I got the idea for this post by listening to Billy Galewood talking about magic. From magic tricks, the talk moved to magic words. An example: saying “I am happy” will make you happier. No need for more, words are magic!
That’s what philosophers call the performative power of language. I’m not an expert on the topic, but it basically means that words carry the power to make something true. When you say “I apologize” for instance, you’re performing an apology at the same time.
I like to take the argument further by saying that a story can change a life, fiction can shape reality. There are numerous examples of this in socio-political matters. Let’s take a common one: the hero and the damsel in distress. The number of stories and tales using this narrative line is humongous. The most explicit ones tend to be made fun of these days, but more subtle ones are sometimes hardly noticed. However, the narrative line is still present in the text and has an impact, although unconscious, on people’s thoughts and behaviors. Which is why women are still seen as inferior to men.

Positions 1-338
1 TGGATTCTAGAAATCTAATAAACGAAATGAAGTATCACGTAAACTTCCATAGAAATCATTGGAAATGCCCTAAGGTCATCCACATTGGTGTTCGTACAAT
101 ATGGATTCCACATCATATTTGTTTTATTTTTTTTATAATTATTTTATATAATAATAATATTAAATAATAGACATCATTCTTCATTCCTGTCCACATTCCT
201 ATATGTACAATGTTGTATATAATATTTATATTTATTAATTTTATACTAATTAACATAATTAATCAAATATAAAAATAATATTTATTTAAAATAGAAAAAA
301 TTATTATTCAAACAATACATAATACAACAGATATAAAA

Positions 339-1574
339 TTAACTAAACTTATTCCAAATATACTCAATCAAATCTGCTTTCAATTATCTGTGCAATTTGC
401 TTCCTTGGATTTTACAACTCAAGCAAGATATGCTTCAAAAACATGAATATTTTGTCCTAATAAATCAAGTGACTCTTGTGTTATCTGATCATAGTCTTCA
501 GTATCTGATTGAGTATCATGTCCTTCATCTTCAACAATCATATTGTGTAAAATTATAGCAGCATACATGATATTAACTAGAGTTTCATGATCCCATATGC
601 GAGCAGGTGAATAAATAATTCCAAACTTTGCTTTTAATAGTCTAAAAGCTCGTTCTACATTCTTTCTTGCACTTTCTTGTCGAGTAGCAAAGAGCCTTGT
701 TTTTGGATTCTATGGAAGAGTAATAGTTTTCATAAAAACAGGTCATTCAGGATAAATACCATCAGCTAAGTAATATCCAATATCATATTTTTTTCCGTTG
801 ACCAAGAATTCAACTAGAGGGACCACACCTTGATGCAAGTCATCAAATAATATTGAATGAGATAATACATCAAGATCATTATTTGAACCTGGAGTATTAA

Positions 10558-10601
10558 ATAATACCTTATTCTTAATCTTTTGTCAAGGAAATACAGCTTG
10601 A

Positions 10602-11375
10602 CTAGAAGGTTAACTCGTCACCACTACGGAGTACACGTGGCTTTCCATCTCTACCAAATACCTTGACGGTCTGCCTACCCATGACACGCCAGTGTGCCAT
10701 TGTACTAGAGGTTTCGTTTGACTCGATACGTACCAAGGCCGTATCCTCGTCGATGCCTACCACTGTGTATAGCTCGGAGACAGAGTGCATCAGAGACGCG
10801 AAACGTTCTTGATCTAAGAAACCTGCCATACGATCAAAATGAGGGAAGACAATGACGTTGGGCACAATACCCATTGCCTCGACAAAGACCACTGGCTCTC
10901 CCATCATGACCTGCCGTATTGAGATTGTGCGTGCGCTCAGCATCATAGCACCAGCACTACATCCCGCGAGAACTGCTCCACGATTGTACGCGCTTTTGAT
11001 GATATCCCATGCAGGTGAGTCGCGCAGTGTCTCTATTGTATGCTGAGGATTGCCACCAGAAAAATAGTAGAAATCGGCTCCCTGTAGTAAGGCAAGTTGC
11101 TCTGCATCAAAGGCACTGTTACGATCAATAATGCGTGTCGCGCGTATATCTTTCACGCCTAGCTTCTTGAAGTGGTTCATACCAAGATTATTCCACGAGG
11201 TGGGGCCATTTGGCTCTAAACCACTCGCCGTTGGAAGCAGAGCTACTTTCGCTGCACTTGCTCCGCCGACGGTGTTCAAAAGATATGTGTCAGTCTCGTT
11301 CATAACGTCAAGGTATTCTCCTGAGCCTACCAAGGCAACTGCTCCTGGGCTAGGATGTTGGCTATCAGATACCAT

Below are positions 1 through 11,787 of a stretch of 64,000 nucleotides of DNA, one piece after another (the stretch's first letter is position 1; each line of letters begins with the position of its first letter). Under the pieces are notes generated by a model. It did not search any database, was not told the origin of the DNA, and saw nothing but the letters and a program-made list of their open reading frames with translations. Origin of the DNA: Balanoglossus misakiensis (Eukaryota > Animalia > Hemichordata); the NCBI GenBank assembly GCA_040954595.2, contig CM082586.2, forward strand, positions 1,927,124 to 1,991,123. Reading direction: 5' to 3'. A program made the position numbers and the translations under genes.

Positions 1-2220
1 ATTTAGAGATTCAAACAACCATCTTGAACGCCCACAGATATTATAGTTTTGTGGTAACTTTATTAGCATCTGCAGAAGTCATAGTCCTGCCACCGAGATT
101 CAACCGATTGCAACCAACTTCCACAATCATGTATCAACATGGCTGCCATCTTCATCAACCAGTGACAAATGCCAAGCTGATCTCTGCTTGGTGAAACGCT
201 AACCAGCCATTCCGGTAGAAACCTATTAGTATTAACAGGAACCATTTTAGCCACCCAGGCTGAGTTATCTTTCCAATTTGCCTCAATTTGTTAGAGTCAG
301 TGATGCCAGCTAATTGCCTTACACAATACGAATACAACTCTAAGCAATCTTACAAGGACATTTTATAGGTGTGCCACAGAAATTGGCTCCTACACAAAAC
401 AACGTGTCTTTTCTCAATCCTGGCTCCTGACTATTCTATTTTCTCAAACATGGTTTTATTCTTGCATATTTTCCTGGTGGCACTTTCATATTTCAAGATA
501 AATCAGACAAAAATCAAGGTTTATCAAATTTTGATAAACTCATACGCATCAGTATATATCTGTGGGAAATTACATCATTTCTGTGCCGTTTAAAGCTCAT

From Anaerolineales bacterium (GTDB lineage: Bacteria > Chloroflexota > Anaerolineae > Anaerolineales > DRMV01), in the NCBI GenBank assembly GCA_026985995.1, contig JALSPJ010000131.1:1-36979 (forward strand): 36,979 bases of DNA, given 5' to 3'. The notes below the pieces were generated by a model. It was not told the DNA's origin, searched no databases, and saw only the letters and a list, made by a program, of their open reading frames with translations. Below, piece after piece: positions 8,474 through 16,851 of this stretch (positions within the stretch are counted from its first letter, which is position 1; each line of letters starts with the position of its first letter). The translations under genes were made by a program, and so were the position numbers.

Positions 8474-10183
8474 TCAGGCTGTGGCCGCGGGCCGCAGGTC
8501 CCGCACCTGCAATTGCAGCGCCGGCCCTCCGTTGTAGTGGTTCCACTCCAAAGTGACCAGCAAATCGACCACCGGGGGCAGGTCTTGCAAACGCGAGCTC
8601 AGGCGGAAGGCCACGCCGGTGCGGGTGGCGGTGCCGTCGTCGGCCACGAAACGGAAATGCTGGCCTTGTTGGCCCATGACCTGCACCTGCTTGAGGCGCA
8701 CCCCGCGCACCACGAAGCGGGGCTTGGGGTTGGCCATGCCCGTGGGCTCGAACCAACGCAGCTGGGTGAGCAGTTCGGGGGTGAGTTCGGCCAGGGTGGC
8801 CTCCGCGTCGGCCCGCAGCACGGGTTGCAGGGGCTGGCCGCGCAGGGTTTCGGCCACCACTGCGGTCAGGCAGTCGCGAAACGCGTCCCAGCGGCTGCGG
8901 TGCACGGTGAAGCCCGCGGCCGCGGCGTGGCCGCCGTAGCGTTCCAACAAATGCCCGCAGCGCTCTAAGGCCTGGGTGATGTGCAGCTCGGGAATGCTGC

As I said, there are a myriad of other examples, all to do with stereotypes about an “othered” group—a group of people which is discriminated for random reasons dictated by a certain narrative line which dates back to times I don’t even want to think about.
Perhaps the time has come now to notice the randomness of that discrimination, and to use the magic of words in a way that will heal and help instead of harming. Magic tricks are used to entertain and create dreams and wonders. Magic words should have the same power: creating a positive and inclusive image, spreading love through metaphors. Creating love through art.